By Jane Benanti, consultant chartered psychologist
As a senior consultant psychologist who has worked in multidisciplinary teams in child and adolescent mental health services (CAMHS) as well as other NHS and private sector roles, I have been struck by the minimal emotional support offered to social workers I come into contact with. The needs of extremely disadvantaged service users they are trying to support and the issues they are facing make social work emotionally draining, even after years of experience.
Cases that ‘trigger’
It is not necessarily the very severe case of, say, child cruelty that triggers stressful emotions and consequently practitioners’ own painful memories. It could be an adult fighting for a voice within chaotic circumstances, or the caretaking child who puts the self-serving needs of a parent and the daily requirements of younger siblings ahead of their own.
This last one is a classic example of family dysfunction, sadness and false hope that many in the caring professions will understand: the intrinsic, compulsive need to “save” others.
It is for reasons like this that clinical supervision is vitally important; emotions linked to difficult past memories buried deep in the unconscious will almost inevitably be processed during casework. This has a significant impact on practice – personal memories can suddenly “pop up” and cloud our judgment.
Our professional decision-making is affected when we emotionally cut off and reject a particular client (perhaps with that feeling of “this one particularly irritates me”), or when we are drawn into a collusive relationship with a parent and are not alert enough to the potential harm to a child.
I have witnessed social workers and psychologists become emotionally remote and detached when overwhelmed by stress. This may help the professional survive toxic situations but it can damage our work with service users.
We are humans with feelings and failings. We have our own family stresses, professional difficulties with managers and even with our colleagues within the team.
Yes, other professions face the same challenge, but the difference is that they are not exposed to distress and negativity at work almost every day of their lives and expected to process it like an automaton.
‘If there is no distress, social workers are not needed’
Social work in many fields is about helping those who are distressed or struggling. All professionals deserve and should expect support to process these emotions, not least to help ensure continued good practice with service users.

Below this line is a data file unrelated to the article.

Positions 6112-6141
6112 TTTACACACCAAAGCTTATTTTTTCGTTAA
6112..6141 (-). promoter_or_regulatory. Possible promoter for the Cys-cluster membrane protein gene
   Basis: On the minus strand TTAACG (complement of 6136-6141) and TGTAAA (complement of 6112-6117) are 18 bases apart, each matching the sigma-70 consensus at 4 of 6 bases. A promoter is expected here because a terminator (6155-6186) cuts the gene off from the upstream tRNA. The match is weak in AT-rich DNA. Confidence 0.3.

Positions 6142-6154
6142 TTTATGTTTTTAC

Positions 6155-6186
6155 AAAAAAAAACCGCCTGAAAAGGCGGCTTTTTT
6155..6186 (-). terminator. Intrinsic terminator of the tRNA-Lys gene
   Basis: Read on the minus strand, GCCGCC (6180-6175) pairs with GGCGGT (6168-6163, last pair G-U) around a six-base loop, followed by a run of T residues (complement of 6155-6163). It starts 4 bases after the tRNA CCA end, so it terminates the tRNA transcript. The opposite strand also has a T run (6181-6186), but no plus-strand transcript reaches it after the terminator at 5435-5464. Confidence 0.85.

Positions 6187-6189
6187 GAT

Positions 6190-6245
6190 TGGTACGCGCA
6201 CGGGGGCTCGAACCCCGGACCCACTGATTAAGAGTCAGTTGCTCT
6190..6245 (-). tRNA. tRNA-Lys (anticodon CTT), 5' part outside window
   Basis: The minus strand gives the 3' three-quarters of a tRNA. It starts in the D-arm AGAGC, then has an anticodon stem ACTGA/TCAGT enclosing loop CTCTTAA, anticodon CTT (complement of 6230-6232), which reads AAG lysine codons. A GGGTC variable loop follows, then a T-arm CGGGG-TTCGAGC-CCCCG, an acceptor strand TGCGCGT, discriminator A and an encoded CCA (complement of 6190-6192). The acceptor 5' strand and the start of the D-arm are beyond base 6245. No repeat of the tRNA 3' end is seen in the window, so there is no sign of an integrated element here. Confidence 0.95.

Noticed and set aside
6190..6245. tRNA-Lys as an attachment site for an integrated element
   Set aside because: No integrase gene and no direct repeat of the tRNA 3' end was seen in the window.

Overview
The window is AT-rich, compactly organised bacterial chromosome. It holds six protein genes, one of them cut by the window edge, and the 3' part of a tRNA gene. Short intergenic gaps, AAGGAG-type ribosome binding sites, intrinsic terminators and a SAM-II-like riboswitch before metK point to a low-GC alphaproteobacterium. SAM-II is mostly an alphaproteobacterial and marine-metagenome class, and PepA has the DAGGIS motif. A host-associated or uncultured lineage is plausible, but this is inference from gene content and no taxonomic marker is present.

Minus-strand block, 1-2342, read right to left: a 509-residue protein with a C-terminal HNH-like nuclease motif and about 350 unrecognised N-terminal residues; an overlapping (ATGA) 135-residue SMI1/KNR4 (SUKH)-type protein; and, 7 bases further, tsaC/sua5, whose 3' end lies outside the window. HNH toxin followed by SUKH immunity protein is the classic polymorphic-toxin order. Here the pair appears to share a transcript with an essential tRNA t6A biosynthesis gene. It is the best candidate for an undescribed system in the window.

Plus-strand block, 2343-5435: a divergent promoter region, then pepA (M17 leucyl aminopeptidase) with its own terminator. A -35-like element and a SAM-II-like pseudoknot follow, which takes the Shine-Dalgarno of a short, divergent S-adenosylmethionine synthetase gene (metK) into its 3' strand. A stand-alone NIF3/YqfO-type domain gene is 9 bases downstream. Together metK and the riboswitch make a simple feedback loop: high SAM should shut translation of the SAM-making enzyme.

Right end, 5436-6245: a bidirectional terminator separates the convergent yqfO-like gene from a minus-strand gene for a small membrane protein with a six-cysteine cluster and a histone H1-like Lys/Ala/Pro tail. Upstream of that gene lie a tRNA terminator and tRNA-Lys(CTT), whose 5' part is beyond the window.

So what type of clinical or therapeutic (as opposed to managerial/workload) supervision should social workers be getting? How should it be structured, who should deliver it and how often? I would suggest something along the lines of the model below:
- In my view, appropriate professionals to deliver this type of supervision are applied psychologists (counselling or clinical) who are some years post qualification or mental health nurses with a robust training in psychotherapy or counselling (for example, a counselling model studied and practiced for a minimum of two to three years). Previous experience of providing supervision is essential.
- Junior social workers should be offered a 60 minute session of clinical supervision fortnightly, in groups no larger than three. One or two of the group may have something substantial to bring whilst the remaining one observes and contributes.
- Other times, two or all three may want to bring cases and the time is divvied up accordingly. The session is structured so that the social worker decides which case(s) to bring, but the supervisor will ask why that particular case has been chosen over another.
- A more senior social worker may need an hour of clinical supervision per month where issues can be brought, whether related to complex social work cases or responsibilities within the team, as well as relationships with senior and junior members of staff. However, it should be clear that it is not an open forum to discuss personal life outside of work, unless in exceptional circumstances.
- At times, supervision may need to be scheduled ad-hoc following a difficult home visit or traumatic event but this could be by phone, outside the more formal face-to-face scheduled sessions.
Setting up the system
Quality assurance covering supervision will apply and the framework of the supervisor’s professional body, as well as the social worker’s organisation, should be adhered to. An audit trail will be needed to assess the added value as well as costs.
Initially, there may be some teething troubles but these should straighten out so long as the will to provide a better service is there, best practice is there, and quality assurance overarches all.
Getting support from the top
Experience tells me that challenges will lie at the top of the safeguarding tree, in the carpeted council offices, with people a million neurological images away from a neglected or abused child.
I would suggest that anyone in those top floor offices (senior management, councillors and the local MP) spends three days shadowing a junior social worker. This would demonstrate at least an attempt to understand the realities of practice and, I believe, show them how seriously clinical supervision is needed.
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